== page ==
Native to North America
FIRST IMPRESSIONS: Thermopsis villosa is an upright clumping perennial with bright green clover-like foliage. In early summer, plants are topped by spires of buttery yellow pea-shaped flowers. Plants thrive in sunny gardens with average well drained soils and are durable and long lived after establishment.
HABITAT & HARDINESS: Thermopsis villosa ranges from Maine to Georgia and west to Pennsylvania, Kentucky, Tennessee and Alabama. Plants are indigenous to the Appalachian Mountains of Georgia, Tennessee and North Carolina but have been introduced into other states.
This species is most likely to be found in woodland clearings, open meadows, prairies, road banks and disturbed fields.
This species is hardy from USDA Zones 4-9.
PLANT DESCRIPTION: Thermopsis villosa is an upright unbranched wildflower anchored by a sturdy taproot.
Foliage is bright green and trifoliate with three oval leaflets in each leaf. Leaflets are 2-3” long with hairy lower surfaces.
In late spring or early summer, spikey racemes of yellow florets rise above the foliage. Each floret is about ¾” long and pea-like. They evolve into flat oblong hairy pods.
Blooming plants are up to 5’ tall with 2-3’ spread.
CULTURAL & MAINTENANCE NEEDS: Thermopsis villosa grows best in full sun in well drained rich moist soil. Plants are somewhat tolerant of heat and drought and sandy or clay loam.
Young plants expend a good bit of energy producing deep tap roots. As they mature and settle in they become very difficult to successfully move.
If plants are overcrowded with poor air circulation, foliage may succumb to fungal diseases. Other than that, this is a fairly pest tolerant species that is unpalatable to deer and other herbivores.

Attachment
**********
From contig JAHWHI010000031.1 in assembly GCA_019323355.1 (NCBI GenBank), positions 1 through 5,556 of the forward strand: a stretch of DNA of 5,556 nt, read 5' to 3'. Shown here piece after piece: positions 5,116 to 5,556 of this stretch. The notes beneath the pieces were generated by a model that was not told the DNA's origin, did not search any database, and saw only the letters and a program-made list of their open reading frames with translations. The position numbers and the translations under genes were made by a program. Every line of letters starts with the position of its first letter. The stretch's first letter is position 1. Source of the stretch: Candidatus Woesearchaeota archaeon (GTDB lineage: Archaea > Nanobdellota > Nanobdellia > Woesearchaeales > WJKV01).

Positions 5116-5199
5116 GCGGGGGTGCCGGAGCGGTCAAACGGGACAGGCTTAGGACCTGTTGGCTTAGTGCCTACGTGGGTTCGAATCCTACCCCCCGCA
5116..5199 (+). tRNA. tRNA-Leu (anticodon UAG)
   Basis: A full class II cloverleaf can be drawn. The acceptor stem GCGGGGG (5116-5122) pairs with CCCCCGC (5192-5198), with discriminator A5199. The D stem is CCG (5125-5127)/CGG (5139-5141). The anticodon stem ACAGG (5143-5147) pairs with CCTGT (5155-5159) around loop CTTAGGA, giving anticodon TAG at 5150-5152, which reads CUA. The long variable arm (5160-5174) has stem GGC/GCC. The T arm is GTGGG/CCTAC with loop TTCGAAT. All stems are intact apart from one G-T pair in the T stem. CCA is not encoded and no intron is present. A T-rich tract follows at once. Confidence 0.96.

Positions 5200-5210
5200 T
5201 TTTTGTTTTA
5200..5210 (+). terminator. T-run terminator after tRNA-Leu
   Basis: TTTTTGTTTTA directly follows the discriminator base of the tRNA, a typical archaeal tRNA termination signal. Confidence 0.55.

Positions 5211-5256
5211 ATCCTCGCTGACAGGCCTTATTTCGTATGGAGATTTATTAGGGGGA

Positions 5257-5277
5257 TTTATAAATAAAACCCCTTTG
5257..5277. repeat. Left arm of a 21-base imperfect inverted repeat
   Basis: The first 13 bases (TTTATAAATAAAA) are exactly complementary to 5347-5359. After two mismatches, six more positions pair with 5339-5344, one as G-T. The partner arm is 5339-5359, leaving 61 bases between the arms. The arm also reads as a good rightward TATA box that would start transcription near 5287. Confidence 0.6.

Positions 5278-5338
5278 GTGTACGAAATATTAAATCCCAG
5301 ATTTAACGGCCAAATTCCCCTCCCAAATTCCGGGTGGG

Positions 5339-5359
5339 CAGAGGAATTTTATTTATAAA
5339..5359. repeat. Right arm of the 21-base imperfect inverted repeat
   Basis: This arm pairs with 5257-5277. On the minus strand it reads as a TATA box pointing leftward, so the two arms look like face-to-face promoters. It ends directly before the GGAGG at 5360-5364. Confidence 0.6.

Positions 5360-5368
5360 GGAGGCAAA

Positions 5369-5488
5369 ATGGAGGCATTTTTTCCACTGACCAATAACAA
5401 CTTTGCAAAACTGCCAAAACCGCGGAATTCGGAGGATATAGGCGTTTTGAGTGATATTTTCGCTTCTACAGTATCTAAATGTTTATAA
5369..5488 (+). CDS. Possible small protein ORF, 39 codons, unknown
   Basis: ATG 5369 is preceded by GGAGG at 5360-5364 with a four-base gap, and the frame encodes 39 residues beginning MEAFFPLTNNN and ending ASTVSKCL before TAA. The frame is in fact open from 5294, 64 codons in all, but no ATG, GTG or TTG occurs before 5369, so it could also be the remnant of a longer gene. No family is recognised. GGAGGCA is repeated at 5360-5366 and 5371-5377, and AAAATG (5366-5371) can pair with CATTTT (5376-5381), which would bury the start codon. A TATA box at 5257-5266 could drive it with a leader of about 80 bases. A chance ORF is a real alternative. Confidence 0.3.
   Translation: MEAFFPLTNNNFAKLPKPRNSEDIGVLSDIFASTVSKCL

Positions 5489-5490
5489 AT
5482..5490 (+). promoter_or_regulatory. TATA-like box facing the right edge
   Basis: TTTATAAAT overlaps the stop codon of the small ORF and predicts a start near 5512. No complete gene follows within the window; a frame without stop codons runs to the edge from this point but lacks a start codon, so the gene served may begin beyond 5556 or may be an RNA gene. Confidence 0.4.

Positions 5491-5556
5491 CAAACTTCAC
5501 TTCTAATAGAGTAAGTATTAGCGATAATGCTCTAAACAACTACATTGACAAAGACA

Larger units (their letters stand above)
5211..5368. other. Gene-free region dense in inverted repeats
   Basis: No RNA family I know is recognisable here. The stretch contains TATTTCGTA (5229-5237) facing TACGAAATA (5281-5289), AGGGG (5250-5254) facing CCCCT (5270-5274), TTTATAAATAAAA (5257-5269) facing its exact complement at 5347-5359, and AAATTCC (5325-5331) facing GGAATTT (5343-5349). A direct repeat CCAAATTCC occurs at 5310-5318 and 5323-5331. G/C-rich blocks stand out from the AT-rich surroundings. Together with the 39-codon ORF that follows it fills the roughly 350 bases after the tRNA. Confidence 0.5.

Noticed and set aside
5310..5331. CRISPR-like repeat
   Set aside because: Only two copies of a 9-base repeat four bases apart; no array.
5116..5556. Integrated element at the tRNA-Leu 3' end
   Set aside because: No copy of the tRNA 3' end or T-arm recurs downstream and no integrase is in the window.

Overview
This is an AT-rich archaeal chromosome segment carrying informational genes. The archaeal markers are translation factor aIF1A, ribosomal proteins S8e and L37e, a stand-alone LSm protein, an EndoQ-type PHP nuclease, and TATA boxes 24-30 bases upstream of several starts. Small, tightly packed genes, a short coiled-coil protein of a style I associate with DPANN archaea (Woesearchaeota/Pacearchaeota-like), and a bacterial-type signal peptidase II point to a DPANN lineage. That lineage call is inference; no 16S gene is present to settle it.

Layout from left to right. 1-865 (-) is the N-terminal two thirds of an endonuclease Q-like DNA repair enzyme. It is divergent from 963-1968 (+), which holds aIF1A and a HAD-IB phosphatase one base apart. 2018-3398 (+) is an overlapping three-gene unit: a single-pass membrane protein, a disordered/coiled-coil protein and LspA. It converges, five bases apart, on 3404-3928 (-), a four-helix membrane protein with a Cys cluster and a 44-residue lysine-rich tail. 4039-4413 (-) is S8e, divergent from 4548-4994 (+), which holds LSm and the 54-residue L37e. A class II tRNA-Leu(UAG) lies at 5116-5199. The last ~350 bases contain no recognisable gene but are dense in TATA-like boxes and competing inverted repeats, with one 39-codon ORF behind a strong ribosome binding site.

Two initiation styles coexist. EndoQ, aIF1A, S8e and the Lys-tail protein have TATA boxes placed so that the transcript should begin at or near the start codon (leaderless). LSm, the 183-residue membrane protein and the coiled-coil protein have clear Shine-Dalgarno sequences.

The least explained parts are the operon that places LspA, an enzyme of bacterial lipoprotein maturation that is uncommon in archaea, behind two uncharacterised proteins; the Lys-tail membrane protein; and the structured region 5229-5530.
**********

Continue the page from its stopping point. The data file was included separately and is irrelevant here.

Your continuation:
To maintain dense growth, foliage can be cut back about a month after flowering.
LANDSCAPE USES: This is a good choice for a Wildlife Garden, Urban Landscape or Meadow. Plants are also used as Butterfly Nectar Plants, Cut Flowers or as part of a Grouping or Mass Planting. Thermopsis villosa has Showy Blooms and can be used in Cottage Gardens, Low Maintenance Plantings and Perennial Borders
COMPANION & UNDERSTUDY PLANTS: Try pairing with Aruncus dioicus, Echinacea purpurea, Penstemon digitalis, Rudbeckia hirta, Solidago speciosa, and Sorghastrum nutans.
Baptisia tinctoria has similar flowers and foliage and can be substituted if needed.
TRIVIA: Bees and butterflies seek nectar and pollen from the flowers.
Like their Baptisia spp. cousins, Thermopsis villosa is a nitrogen-fixing legume. These species have a symbiotic relationship with the Rhizobium bacteria that allows them to utilize atmospheric nitrogen.
Also known as Thermopsis caroliniana and commonly called Carolina lupine, southern lupine, Aaron's rod, Blue Ridge golden-banner, hairy false lupine or Carolina bushpea.
The common name Aaron's rod refers to the staff or stave carried by Moses's brother, Aaron, in the Torah or Old Testament. The staff is said to have magically budded. It may have looked somewhat like the slender flower racemes of Thermopsis villosa.
The generic name Thermopsis comes from Greek words meaning “Lupine like”. The specific epithet villosa means “with hairs”.
The flowers of the Legume Family (Fabaceae) have a characteristic papilionaceous or butterfly shaped flower. These pea-like flowers have five petals - a single, large, upper petal called a banner or standard, 2 smaller rounded lateral petals called wings and a pair of pointed keel shaped petals.